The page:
House Considers FERC Oversight

By Published On: March 26, 2010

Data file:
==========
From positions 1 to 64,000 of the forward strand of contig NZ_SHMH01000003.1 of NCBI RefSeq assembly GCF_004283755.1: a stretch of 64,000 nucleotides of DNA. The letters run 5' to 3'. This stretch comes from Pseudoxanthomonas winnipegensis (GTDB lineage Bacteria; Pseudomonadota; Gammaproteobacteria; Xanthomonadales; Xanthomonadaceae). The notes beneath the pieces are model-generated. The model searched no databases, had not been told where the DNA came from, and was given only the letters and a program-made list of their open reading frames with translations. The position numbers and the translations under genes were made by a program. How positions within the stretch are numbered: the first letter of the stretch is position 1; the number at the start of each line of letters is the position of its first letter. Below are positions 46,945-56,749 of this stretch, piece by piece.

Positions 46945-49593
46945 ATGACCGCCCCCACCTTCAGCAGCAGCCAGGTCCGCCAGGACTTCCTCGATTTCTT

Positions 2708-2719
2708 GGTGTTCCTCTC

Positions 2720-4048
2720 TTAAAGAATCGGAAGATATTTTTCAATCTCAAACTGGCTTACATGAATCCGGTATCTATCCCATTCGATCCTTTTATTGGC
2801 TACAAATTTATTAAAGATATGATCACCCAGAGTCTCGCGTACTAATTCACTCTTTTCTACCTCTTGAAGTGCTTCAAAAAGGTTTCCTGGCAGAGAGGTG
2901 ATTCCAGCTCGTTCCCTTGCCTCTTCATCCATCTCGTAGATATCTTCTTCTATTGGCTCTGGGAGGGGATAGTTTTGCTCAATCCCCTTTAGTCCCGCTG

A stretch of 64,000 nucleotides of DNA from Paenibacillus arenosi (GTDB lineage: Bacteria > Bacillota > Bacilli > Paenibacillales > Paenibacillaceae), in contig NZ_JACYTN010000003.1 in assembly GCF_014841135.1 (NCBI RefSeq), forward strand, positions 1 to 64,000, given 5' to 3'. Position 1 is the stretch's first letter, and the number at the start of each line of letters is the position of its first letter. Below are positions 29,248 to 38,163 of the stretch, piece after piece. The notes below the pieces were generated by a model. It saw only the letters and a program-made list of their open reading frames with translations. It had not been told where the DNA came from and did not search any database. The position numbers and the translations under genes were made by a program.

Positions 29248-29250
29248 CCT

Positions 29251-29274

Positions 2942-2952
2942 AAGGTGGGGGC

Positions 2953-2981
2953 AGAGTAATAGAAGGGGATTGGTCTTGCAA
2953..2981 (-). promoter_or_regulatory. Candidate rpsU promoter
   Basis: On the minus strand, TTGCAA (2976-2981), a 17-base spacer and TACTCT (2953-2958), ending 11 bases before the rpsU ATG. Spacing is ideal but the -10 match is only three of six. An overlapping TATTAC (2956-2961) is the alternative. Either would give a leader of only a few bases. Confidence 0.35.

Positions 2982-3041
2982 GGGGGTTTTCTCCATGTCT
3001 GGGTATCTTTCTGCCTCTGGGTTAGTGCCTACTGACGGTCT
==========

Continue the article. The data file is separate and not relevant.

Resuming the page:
Federal regulators defended regional pricing--instead of nationwide pricing--for sharing transmission costs during a House Energy & Commerce Committee hearing March 23. “There currently is not a standard approach” for paying for new transmission lines, said Federal Energy Regulatory Commission chair Jon Wellinghoff. He added that his “preference is to have states and regions work out cost allocation on their own.” The federal committee considered this week whether, and if, it should change Congressional oversight of federal regulators as a follow up from the 2005 Energy Policy Act. It was an informational hearing, giving FERC members an opportunity to address lawmakers. FERC members promised that the agency has no current plans to use its “backstop” authority to step in and site transmission lines if states don’t pave the way for new lines within a year of developers’ applications. “We have no plans to use it,” noted Wellinghoff. A transmission project set to carry primarily wind-produced energy to Southern California Edison territory was the first to get FERC approval for cost allocation on a grid-wide, rather than a single utility-wide, territory basis. Projects the California Independent System Operator deems necessary may be financed through FERC’s transmission access charge--thus spreading the costs over those who route electricity on the state’s primary grid. Rep. Ed Markey (D-MA) said that the agency would have to be a “strong referee” for stakeholders who participate in developing transmission and a “smart grid.” FERC members also made their case to lawmakers for more secrecy in their dealings with utilities to address potential cyber security threats. The current process through the North American Electric Reliability Corporation “is not expedited enough to deal with threats and vulnerabilities,” said Wellinghoff of internal and external threats to the grid. He asked for more secrecy to keep “fixes from getting out to the opposition.”

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